And the arrogance of the writers isn’t the biggest problem. The problem is that baseball isn’t great anymore. The pitchers suck, the balls are juiced, and so are most of the players. Unless you live in New York, Boston, or the supposed ‘north side’ of Chicago, you probably don’t care about baseball other than it being a way to pass the time between the end of the NBA playoffs and the start of NFL training camps; four weeks at most. I follow the Royals during the season, but I don’t watch them. I have a hard enough time siphoning off the time to watch sixteen games of football a year. If I had to watch a hundred and sixty-two baseball games every summer I’d be divorced by the All-Star Break, and there’s no way I’d give up sex for baseball.

(As an aside, I still consider “Bull Durham” to be one of the best sports movies ever made not only because it’s funny, but because it shows the unglamorous, often futile world of most professional ball players. It was also easily Costner’s most believable role, since he had played college ball and didn’t have to act’ per se. In fact, name a good Costner movie that DOESN’T have to do with baseball. You can’t, can you? “Bull Durham” and “Field of Dreams” and that’s pretty much it, isn’t it? Okay, maybe “The Untouchables” because he had De Niro and Connery to carry him and “The Big Chill” because he played a corpse and as such didn’t have any lines.)

My suggestion is, until the powers that be in MLB decide to pull their collective heads out of their collective bargaining agreements and start handling things responsibly, to blow off pro baseball. The only time you should read a baseball sportswriter is if you need a good laugh. If things get interesting near the end of the season (and there isn’t an NFL game on), I’d check out some baseball then, if just to see how the Cubs and the Red Sox are going to screw themselves again. Those situations produce some of the funniest sports writing, as half of the sportswriters in the country do barely-contained “I told you so” dances, while the other half talk like they’re trying to cover their asses with a postage stamp. It’s divine.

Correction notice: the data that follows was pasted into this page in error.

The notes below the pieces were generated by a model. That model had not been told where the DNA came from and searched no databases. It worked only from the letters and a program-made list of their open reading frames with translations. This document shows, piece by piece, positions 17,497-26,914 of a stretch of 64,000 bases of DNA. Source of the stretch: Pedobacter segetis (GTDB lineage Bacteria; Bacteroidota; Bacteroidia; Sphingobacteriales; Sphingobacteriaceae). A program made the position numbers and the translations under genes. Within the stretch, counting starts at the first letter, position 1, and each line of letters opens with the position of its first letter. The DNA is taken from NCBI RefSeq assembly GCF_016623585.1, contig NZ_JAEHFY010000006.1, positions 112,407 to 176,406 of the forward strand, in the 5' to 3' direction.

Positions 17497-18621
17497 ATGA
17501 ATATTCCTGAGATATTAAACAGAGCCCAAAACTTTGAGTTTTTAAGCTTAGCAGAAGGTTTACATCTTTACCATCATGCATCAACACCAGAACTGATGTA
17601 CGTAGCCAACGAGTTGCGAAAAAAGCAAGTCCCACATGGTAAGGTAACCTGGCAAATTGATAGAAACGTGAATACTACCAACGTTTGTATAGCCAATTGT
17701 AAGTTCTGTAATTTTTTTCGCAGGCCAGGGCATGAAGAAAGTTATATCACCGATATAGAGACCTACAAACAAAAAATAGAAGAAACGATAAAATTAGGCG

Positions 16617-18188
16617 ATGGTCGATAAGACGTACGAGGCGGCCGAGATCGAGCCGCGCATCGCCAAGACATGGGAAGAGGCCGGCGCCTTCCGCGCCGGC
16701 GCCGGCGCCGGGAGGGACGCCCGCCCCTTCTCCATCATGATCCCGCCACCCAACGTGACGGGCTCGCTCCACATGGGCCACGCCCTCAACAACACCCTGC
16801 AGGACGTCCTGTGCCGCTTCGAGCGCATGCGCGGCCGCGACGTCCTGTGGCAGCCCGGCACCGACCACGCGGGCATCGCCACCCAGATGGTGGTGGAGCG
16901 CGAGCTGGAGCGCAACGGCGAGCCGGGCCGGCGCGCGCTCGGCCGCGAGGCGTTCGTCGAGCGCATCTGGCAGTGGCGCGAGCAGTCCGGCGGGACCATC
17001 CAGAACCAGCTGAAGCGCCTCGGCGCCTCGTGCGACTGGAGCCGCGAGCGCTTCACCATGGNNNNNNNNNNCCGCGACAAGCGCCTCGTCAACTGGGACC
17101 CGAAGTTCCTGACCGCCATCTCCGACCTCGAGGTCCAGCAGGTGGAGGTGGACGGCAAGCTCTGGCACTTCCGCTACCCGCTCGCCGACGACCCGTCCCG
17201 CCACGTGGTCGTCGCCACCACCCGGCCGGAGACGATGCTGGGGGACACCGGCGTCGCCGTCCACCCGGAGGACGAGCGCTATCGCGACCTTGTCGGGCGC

Above all, remember that ALL sportswriters are made up of people like me; people who weren’t good enough to actually play. Those who can, play. Those who can’t, write.

So, what does this have to do with video games? Not much, but I do an “I hate Major League Baseball” column every year, and this was it.

So, here’s a list of what has happened to me in the last two weeks:

– Broke the skylight in my house.
– Found a busted pipe in my sprinkler system.
– Got a cold.
– Had to take The Boy to the doctor for his cold.
– Received my Master’s Degree.
– Gotten my card declined at Best Buy when trying to buy my graduation present.
– Found out my eBay account has been locked out for unknown reasons.
– Got completely hammered at my graduation party.
– Took The Boy to the doctor for his second cold.
– Got another cold.
– Had my computer go Tango Uniform.
– Gotten my wife’s card declined at Best Buy when trying to buy a copy of Windows XP so I could get my computer running again.

Fortunately, the Best Buy situation has been resolved, a new glass for the skylight has been ordered and is on its way, the plumbing issues were easy to fix (the cracked pipe was in the open, six inches long, and made of PVC), I’m on the mend from cold #2, and an OEM of Windows XP Pro was ordered online for what the XP Home upgrade would have cost at Best Buy. The eBay question is still out there, but I can hold off on purchasing that Odyssey 2 for another week or so.

Next week, maybe I won’t be hacking up a lung as I write this.

Until then, do like me, and get some sleep.

-Cory